5
4
4
1
I
I
mean:
42±6
55±6
3±2
Tab. 1: Weight proportions of the clay, silt and sand fractions in samples from
gravity cores 224 and 278 (in wt.-%).
Tab. 1: Gewichtsanteile der Ton-, Silt- und Sandfraktion in Sedimentproben der
Schwerelotkerne 224 und 278 (in Gew.%).
distributions remain quite constant with depth, which leads to
a relatively small standard deviation. This is also confirmed by
the excellent agreement between the mean grain-size distribution of the gravity cores (6-11 m) and the corresponding box
core sampIes (approx. 0.5 m) representing the youngest sediment, only. They vary within the single standard deviation of
the gravity core sampIes (Tab. 2).
Granulometrical characteristics of the four geographic areas are
described as follows (Fig. 4):
Weddell Sea
Of all investigated sampIes the Weddell Sea group (1167-5,
1168-2,1169-1,1171-1,1173-6,1174-2) contains the highest
average amount of clay (40 %). Five samples are poorly sorted
clay and silt and represent pelagic sedimentation, whereas
sampIe 1168-2 exhibits a moderately sorted sediment assemblage from clay to gravel (Fig. 4e). According to its textural parameters sample 1168-2 represents a turbiditic layer.
B
Station 224
clay
silt
40±4
48±5
45
43
sand
12±5
12
Station 278
clay silt
sand
3+2
42±6 55+6
2
42
56
Tab. 2: Comparison of the grain-size composition (wt.%) of gravity core (A)
and box core (B) samp1es.
Tab. 2: Vergleich der Komgrößenzusammensetzungen (Gew.%) von Schwere10t- (A) und Kastenlotproben (B).
South Orkney Island Plateau
SampIes of the South Orkney Island Plateau (1176-3,1176-4,
1177-3,1178-4) show similar grain size distribution characteristics as the Weddell Sea sediments. Only a higher average
amount of the fine sand fraction (26 %) has been observed (Fig.
4d). This can be explained by the presence of glacial sediments,
both from the Weddell Sea pack-ice and from the South Orkney
Island Plateau. Sample 1176-4 represents a turbiditic layer.
Powell Basin
Powell Basin pelagic sediments (sarnples 1180-4,210, 225)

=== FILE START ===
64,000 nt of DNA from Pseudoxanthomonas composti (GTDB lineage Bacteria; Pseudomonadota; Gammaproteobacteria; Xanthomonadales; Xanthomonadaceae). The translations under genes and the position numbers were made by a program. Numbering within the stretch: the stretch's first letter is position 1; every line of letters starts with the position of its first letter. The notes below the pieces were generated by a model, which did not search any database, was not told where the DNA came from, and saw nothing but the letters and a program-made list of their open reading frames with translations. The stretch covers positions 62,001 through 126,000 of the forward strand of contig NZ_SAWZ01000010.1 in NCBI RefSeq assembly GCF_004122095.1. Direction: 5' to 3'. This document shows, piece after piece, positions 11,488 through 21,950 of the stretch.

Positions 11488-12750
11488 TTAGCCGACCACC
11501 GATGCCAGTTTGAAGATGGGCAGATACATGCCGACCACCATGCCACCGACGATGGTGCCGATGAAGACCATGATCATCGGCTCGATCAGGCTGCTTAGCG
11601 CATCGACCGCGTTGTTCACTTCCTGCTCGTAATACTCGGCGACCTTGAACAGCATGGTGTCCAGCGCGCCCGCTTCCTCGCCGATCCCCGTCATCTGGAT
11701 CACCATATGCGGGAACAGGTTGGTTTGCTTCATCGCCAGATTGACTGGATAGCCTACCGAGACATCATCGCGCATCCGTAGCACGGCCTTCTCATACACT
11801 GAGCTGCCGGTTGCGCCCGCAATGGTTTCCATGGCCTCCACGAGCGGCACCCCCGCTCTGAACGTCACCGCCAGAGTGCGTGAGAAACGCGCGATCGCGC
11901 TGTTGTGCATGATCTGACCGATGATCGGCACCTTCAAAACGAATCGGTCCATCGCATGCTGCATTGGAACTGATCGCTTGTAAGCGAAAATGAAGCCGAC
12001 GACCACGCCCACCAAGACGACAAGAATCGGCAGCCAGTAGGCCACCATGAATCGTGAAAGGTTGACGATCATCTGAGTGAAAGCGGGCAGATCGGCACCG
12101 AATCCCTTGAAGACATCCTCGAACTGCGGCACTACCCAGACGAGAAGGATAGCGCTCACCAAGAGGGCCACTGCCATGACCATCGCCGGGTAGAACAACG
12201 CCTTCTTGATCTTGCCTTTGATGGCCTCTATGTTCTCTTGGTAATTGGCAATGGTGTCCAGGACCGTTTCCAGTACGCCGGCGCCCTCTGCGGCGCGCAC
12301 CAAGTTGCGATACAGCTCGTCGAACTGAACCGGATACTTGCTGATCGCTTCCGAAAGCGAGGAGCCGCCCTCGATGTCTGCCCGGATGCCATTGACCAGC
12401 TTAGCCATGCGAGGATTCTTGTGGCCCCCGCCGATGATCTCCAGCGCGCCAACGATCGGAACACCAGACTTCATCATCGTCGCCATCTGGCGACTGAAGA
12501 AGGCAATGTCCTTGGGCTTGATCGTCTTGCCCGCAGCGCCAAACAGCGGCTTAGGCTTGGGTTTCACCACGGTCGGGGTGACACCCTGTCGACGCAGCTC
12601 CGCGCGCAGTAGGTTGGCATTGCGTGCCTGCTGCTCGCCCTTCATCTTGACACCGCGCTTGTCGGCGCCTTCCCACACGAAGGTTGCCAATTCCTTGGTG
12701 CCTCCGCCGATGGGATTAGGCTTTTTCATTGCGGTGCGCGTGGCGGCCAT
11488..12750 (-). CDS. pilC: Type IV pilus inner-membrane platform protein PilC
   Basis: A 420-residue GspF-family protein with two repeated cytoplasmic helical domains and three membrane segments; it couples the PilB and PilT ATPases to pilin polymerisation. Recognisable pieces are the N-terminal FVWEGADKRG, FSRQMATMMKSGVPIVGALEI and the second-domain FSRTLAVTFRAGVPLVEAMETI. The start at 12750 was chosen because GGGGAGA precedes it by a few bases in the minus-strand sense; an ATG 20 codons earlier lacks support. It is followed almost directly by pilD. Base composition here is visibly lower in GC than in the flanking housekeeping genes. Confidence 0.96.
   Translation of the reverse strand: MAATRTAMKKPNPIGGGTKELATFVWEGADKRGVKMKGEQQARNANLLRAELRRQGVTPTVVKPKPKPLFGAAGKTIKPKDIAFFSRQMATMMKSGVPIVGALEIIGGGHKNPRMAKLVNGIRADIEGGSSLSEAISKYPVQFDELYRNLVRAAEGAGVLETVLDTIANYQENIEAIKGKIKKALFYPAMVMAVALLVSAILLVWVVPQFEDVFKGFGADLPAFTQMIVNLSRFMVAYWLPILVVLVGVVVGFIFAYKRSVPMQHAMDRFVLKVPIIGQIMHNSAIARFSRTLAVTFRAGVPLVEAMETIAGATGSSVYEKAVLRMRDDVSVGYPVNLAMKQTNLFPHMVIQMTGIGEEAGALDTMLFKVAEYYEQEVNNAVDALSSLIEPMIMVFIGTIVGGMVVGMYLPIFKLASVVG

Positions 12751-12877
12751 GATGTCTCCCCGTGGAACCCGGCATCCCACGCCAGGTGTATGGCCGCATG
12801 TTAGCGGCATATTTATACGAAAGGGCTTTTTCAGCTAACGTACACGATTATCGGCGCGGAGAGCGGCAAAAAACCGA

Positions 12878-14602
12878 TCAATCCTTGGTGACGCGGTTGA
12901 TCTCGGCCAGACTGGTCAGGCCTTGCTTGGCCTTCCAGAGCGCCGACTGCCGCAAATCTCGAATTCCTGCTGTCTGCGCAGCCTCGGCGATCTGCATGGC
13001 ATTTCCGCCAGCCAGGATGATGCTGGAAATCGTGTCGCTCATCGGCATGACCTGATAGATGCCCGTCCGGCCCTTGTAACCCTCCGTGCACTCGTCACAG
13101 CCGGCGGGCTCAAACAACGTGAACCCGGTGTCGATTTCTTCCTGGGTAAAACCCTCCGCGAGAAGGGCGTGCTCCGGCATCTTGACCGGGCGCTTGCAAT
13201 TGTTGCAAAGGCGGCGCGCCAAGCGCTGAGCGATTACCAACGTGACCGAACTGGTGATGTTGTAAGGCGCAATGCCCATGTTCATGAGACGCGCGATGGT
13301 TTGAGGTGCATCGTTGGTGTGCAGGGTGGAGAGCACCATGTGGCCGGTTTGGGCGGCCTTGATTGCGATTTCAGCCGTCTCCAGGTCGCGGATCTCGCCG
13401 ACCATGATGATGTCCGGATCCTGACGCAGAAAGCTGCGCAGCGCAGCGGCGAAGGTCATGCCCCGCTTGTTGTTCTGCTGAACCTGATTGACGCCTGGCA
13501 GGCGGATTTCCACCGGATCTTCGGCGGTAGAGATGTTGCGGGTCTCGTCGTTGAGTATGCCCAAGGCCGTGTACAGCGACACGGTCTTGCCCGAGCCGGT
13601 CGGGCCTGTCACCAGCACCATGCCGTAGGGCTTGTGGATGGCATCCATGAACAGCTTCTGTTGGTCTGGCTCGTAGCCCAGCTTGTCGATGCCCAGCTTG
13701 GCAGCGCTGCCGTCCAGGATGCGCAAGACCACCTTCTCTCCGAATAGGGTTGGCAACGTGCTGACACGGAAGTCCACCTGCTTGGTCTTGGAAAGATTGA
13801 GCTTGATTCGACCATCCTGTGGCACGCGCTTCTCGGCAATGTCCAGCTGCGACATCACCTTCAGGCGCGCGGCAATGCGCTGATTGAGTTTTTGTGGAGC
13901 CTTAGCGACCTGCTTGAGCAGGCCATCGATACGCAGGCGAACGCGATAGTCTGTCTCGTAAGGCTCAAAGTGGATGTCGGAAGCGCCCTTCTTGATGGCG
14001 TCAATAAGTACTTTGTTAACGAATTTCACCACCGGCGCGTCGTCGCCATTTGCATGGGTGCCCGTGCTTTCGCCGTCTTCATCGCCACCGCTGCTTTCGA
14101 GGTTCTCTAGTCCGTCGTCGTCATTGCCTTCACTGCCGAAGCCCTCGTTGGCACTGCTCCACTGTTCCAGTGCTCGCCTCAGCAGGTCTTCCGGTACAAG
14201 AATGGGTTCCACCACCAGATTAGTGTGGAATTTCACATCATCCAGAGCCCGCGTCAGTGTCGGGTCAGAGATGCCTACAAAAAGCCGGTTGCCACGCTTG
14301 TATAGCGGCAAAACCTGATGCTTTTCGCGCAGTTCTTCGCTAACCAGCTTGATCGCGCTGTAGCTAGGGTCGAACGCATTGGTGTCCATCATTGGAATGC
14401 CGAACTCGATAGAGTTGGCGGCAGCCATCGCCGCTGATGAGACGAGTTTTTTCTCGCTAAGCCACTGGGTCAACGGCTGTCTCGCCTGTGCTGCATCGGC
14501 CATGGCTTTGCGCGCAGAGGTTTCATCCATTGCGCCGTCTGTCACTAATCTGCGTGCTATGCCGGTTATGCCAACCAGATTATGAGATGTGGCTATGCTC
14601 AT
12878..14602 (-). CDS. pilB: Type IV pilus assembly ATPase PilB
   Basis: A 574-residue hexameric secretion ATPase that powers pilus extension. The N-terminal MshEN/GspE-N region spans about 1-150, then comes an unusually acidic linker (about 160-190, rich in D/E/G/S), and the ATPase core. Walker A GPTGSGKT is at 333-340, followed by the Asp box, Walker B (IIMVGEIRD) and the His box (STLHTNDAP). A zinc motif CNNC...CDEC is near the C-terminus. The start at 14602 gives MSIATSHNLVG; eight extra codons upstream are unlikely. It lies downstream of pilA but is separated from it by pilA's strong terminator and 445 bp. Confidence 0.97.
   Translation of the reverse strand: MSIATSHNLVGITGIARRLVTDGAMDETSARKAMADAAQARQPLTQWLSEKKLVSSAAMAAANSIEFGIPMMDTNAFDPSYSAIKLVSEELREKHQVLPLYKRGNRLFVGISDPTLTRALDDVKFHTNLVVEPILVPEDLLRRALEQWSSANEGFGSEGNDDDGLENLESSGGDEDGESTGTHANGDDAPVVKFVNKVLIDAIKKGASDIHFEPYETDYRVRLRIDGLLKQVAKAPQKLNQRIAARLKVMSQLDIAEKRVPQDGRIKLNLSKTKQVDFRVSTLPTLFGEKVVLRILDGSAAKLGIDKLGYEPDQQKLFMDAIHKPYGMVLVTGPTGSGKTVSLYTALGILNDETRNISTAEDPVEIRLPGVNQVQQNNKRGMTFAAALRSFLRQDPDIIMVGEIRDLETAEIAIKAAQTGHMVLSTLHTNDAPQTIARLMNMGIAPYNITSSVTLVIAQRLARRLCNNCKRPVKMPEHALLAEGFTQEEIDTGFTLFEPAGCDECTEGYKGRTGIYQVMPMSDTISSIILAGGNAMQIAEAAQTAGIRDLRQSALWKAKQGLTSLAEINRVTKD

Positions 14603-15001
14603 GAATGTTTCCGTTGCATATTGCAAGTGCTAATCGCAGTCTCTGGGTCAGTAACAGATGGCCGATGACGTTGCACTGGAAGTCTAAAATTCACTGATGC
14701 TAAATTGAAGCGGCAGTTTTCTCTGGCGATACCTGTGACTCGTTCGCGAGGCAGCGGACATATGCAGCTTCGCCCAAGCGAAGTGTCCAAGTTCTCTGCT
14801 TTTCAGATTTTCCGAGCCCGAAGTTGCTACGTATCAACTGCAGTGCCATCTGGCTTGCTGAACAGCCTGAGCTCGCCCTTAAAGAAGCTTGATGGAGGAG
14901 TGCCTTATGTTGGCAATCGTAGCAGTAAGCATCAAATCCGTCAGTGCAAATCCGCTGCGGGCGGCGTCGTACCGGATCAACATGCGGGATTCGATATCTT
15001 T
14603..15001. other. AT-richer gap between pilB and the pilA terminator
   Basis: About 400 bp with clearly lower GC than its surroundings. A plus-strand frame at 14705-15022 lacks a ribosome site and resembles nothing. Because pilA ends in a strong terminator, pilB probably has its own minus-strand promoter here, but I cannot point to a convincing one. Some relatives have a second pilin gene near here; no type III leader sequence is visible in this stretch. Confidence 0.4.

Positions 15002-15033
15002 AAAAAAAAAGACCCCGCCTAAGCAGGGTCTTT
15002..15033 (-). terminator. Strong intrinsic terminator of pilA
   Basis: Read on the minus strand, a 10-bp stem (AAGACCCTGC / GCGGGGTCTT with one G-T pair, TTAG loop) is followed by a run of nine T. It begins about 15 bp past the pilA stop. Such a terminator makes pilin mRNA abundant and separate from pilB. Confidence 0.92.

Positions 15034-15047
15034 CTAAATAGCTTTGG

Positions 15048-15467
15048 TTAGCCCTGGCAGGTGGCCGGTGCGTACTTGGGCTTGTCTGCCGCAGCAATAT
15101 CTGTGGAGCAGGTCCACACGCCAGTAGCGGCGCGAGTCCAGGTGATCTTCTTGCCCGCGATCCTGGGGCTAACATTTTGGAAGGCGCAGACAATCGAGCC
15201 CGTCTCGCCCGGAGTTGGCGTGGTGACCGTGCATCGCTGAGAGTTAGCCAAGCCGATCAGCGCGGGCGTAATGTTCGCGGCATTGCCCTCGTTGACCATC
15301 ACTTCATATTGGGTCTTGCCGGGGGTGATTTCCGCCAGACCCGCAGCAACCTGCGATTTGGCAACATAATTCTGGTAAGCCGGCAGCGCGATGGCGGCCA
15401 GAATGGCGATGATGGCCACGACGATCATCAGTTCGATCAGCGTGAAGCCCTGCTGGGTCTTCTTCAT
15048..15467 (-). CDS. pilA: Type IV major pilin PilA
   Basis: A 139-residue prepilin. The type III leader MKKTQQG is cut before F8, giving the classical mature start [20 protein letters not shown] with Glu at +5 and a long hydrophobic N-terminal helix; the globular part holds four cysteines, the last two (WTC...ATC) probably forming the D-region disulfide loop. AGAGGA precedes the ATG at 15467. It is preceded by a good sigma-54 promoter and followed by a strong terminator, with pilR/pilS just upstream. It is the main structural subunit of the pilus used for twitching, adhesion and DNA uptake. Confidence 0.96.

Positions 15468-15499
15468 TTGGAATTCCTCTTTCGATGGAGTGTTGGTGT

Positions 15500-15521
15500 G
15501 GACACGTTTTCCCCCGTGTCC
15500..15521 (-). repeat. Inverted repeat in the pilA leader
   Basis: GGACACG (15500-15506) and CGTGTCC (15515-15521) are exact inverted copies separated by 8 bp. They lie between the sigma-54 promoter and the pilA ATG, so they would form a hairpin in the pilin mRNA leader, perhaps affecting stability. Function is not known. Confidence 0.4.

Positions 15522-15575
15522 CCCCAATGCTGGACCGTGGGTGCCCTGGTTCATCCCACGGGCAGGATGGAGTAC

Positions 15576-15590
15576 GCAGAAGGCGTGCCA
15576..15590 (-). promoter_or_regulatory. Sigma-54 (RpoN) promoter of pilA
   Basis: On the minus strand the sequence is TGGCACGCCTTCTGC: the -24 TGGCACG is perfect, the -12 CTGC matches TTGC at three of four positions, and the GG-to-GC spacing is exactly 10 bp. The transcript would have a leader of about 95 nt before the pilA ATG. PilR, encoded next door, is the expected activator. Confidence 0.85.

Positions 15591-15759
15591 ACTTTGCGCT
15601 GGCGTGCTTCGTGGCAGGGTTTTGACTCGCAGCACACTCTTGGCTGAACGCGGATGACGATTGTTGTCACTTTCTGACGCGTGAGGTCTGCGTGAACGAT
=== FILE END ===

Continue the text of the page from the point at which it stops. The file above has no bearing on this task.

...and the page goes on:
consist of clay, silt, and sand (Fig. 4c). Generally they show a
higher amount of fine sand (30 %) than the above described
sediments.
Bransfield Strait
The samples from Bransfield Strait exhibit considerably varying
granulometrical parameters. Based on these characteristics they
can be divided into two different granulometrical groups. Group
I consists of sampIes (n = 8) with an amount of clay + silt of
<50 % (Fig. 4a), whereas Group 11 sarnples (n = 10) show higher clay- silt portions (Fig. 4b). Group I sediments exhibit a bimodale grain size distribution, which is probably the result of
several different overlapping sedimentation processes (Mattnrss
1986). A further subdivision ofthis sarnple group into samples
of the Bransfield shelf (water depth <850 m, sampIes 1183-4,
1337-4, 1353-4, 1355-4) and basin (water depth >1000 m,
sampIes 1138-4, 1141-2, 1186-3, 1187-3) shows weakly to poorly sorted clays to fine gravels in the latter, and a distinct enrichment of the fine sand fraction (36 %) in the former subgroup.
The basin sampIes represent turbiditic layers.
In contrast to Group I sediments, sampIes of Group 11 (1147-6,
1148-1,1181-2,1182-2,1184-6,1324-1, 1333-2, 1336-5, 13381, 240) are poorly sorted, negative-skewed clays to fine sand,
and represent pelagic sedimentation.
Petrology
Fine grain fractions «63 um)
The petrographical composition of the clay and fine silt fraction